In conjunction with my employer's big convention, aka assembly, of weekend last (I may or may not write about it in detail later: stay tuned) , it fell upon me as the Communications Department (yes, I am the department--editor, writer, art director, media manager, photographer, photo editor, publisher, and copyboy, all rolled into one) to send out gobs of what I still like to call press releases knowing full well that non-print media prefers to have them called media releases. Whatever. Since this year's assembly involved a big election, I sent lots of releases and got lots of ink and pixels in return.
It's interesting, and amusing, to track the permutations of these releases via Google and Google News. (Oddly, I get slightly different hits using the same search terms on Google and Google News. Go figure.) This led me to send e-mail to a couple-three far-flung correspondents regarding the propriety of my now claiming all of these various sources that used my release verbatim or nearly so as places where "my work" has "been published."
Unfortunately, one or two of the far-flungeds seemed to think I was serious, and replied seriously. This leaves me with the dilemma of how now to look like an idiot while at the same time not making them look like idiots. There are those who will tsk-tsk and say it's the because e-mail is an inferior communications medium, rife with the possibility of misunderstandings such as this. To which, after much thought, I reply: hooey! The written language has been around for a little while now, and with scant reliance on "emoticons" or "smileys" abbreviations or any other crap to indicate the placement of tongue-in-cheek.
Anyhow, I as usual digress. The point is that now my CV is crammed to bulging with all of these new places where "my work" has "appeared." No idea how I will keep up with it all.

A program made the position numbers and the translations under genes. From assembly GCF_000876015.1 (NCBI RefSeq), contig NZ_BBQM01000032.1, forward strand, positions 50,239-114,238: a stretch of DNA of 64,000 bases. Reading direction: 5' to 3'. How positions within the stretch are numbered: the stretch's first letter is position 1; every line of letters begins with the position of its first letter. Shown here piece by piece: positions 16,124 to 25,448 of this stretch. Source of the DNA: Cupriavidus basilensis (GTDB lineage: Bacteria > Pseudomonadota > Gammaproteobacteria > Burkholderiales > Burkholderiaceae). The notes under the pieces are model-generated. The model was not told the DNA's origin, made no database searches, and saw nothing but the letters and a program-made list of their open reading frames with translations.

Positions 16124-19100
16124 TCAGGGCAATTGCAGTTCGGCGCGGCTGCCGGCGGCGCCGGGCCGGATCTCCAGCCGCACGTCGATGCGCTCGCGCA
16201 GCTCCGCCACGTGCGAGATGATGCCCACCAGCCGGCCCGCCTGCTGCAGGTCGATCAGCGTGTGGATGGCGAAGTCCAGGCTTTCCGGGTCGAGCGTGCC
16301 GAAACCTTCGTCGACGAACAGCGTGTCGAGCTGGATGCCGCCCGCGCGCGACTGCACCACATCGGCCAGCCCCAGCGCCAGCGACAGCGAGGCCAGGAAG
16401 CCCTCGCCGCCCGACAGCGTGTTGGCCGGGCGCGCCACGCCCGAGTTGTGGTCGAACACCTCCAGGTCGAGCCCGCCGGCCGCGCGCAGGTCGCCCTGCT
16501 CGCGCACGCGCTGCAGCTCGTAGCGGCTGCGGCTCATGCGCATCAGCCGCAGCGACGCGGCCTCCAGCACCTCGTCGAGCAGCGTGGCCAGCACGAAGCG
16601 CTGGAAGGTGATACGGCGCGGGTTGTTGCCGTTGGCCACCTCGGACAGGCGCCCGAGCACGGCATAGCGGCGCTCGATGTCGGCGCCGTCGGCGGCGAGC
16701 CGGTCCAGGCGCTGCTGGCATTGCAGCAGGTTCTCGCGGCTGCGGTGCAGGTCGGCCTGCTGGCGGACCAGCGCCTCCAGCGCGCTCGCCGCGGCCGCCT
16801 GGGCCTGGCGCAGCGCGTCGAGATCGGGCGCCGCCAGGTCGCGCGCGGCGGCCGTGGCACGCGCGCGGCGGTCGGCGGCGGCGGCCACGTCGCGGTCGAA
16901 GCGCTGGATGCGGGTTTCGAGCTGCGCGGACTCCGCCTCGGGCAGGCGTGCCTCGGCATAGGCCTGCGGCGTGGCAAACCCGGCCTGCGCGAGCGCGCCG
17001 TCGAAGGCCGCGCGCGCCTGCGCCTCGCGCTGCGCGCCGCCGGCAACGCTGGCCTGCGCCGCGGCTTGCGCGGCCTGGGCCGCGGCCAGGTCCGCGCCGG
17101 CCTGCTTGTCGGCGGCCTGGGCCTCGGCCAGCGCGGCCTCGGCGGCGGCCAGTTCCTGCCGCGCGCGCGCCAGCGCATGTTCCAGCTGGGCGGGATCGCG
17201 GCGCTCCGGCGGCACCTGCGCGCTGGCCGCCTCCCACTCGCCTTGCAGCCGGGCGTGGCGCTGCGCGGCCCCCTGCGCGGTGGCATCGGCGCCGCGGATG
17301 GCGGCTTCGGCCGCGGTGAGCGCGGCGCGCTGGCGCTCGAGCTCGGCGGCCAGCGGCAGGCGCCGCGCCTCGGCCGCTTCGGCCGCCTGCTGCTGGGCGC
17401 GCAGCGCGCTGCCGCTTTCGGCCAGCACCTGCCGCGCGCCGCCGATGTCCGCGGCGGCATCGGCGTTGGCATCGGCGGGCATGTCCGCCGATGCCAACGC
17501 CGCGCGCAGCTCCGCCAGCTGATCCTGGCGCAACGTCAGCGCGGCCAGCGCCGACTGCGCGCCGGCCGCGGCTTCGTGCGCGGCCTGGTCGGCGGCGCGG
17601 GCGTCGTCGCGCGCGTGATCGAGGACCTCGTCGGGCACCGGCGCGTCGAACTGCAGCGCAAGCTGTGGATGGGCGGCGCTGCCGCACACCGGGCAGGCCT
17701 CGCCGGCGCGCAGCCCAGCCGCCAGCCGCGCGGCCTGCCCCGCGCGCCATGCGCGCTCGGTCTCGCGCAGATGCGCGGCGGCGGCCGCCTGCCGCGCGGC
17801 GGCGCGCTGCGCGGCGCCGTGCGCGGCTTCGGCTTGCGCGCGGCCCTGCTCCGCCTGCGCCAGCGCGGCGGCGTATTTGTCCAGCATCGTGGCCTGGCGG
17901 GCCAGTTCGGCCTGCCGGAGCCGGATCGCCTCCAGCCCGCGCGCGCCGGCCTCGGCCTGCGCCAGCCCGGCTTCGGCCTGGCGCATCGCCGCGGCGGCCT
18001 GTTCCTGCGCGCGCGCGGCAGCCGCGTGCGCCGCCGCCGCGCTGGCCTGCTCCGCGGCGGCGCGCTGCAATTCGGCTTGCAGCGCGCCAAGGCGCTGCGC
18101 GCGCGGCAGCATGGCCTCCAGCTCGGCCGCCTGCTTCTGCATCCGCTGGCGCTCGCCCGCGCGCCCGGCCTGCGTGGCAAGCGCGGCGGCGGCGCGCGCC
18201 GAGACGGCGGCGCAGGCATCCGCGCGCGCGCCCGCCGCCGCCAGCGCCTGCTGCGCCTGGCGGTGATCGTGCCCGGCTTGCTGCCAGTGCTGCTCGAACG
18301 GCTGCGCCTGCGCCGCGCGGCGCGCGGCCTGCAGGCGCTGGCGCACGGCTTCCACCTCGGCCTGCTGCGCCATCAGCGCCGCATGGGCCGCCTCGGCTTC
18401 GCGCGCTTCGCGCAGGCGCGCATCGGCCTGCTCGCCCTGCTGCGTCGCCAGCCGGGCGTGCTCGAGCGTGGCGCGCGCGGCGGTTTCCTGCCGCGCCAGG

It then occurred to me that I have been short-changing myself for years now, for I can in complete honesty say that "my writing" has appeared in Newsweek, The Atlantic, Smithsonian, and Macworld...since at one point or another they have all printed letters from me! (Hey, I wrote the letters and they published them--how much clearer could I be?)
The I got to thinking about the likes of, an expression I found odious during my magazine-editing days: By the likes of do you mean these? Then why not say so? Well, here's why: you can fudge like made with the likes of...and with just a little ingenuity I can pad the old vitae even more by pointing out that I have written for the likes of Esquire--since there was certainly an interval back in the 1980s when the editor and art director of the magazine on which I worked seemed intent on making it look and read an awful lot like Esquire, Jr. ("No I never said I wrote for Esquire; I said I wrote for the likes of Esquire!"
It also occurs to me that I can claim to have "contributed" to several sources, including the Associated Press--sources that did not use my releases verbatim but which adapted them or otherwise built on them for their own reports. It's a shame I didn't think to send releases to Reuters. Oh, well, there's always next year. As it is, it's going to take me several days just to update my CV.
He said jokingly!!